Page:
Should I change who I am?


Should I change who I am?


your avatar   Jannah, 22-year-old woman

I am worried because there are people who seem to think that I'm a little off the wall. The truth is that I have a very good sense of humor and I display this quite openly. I thought that if you knew someone well enough, then certain things would be allowed. Like making silly jokes and playful physical contact. The people who have this impression of me are my boyfriend and some of my classmates whom I have known for almost four years and have spent time with outside of the classroom.

Strangely enough, my lecturers at the university do not think this way and are very proud of my academic achievements and spend time talking with me about current issues, their personal lives and my future. These topics don't interest the group mentioned above. They are more into gossip and dirty jokes. I tend to be better respected by older people--they don't treat me like their children and they take an interest in my development.

Is there something 'wrong' with my behavior? How important is it for me to be accepted by my peers and to what degree? Should I try to change? (I don't want to, I like myself just the way I am)


    Kasey Hamner,

Dear Jannah,

First of all, I would like to reassure you that you are not the only one who worries about what other people think of them. I am confident that, more often than not, people want to be liked, respected, and appreciated by their peers and elders. Is there something wrong with your behavior? Only you can answer that question.

It sounds to me that it is very important for you to be accepted by your peers, otherwise you would not have written us. Perhaps this importance will lessen over time. In reference to your sense of humor, everybody has a sense of humor of some kind. It takes all kinds of humor to make the world go round. Some people have a witty sense of humor while others have a dry sense of humor. Regardless of what kind of sense of humor that you feel you have, nurture it, build on it, and don't let anybody, boyfriend included, try to tear it down or minimize its importance to you.

I agree that with long term friendship comes a certain comfort level. Remember that, even with that comfort level, one has to read each person and each relationship before venturing into the joke telling and physical touching arena. You will be surprised how the people whom you thought would be open to joke telling and playfulness take offense to it, while the people whom you think will be offended are open to all kinds of playfulness. Also, just because somebody is uncomfortable with physical contact, it does not necessarily mean they think any less of you. They may simply be uncomfortable within themselves. Some people prefer to keep a large "personal space" while others are comfortable with 'playful physical contact'. Don't take it personally either way.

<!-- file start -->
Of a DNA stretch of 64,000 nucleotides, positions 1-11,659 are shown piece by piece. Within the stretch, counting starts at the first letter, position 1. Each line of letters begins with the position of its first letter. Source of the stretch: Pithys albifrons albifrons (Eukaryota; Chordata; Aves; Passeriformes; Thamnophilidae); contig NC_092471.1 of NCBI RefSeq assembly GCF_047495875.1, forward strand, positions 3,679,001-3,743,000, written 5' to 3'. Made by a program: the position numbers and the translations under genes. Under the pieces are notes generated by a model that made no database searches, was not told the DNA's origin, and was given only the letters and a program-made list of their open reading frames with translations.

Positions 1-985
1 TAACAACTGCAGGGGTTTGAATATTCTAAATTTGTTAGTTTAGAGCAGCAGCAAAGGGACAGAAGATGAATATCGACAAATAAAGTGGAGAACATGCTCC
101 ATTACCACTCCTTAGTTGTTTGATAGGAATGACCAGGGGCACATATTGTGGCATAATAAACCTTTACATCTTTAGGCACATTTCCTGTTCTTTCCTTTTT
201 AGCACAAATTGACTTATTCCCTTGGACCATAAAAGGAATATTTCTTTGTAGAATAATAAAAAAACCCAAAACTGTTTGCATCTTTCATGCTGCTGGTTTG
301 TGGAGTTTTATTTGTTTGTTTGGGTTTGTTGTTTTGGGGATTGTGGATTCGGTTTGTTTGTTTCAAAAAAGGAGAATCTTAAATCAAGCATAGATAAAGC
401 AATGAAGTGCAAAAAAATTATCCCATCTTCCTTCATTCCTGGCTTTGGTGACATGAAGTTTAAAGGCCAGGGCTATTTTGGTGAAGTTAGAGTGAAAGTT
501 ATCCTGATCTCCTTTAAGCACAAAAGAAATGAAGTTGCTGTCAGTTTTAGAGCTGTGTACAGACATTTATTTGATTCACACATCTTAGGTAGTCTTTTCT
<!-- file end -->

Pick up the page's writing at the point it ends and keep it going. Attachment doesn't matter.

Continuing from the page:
I am glad to hear that your university professors are providing you with respect that you obviously crave and deserve. Focus on the positive energy you are getting from them. Life is too short to worry about 'what others think of you. It might be helpful if you confide in your closest friend and ask him or her if, in their opinion, you are being offensive if any way. If they are a good friend they will be honest with you and will not judge you. No matter what they say, you have the right to take it or leave it.

You may decide to remove yourself from the company of those who do not appreciate you for the way you are. Life is also too short to associate with people that do not treat you the way you expect and deserve to be treated. It is not uncommon to 'grow' out of relationships with people for that very reason. In any event, gossip, otherwise known as character assassination has no rightful place in any situation, no matter what. Telling dirty jokes should be up to each individual and each situation should be evaluated prior to telling the dirty joke. I get the impression that you are not fond of gossip and dirty jokes, and that is admirable. You can be an example to others of how gossip does not serve any positive purpose.

Take care of yourself and don't worry about the actions and behaviors of others. If you feel that there are things about you that you would like to change, then go for it. It is never too late to make a change in life. On the other hand, if you like yourself the way you are why change? If something isn't broken, then why try to fix it? Good luck!

Kasey Hamner

This question was answered by Kasey Hamner. Kasey Hamner has a Bachelor of Art degree in Psychology, a Masters of Science degree in Counseling, a Pupil Personnel Services Credential authorizing her services as a School Psychologist, and is a Licensed Educational Psychologist. She specializes in adoption related issues including search and reunion, abandonment, self-esteem, substance abuse, depression, and relationship difficulties. Also amongst her specialties are children's issues including adoption, abandonment, ADD, special education and so on. Her approach is eclectic and is adapted to suit the individual's needs.

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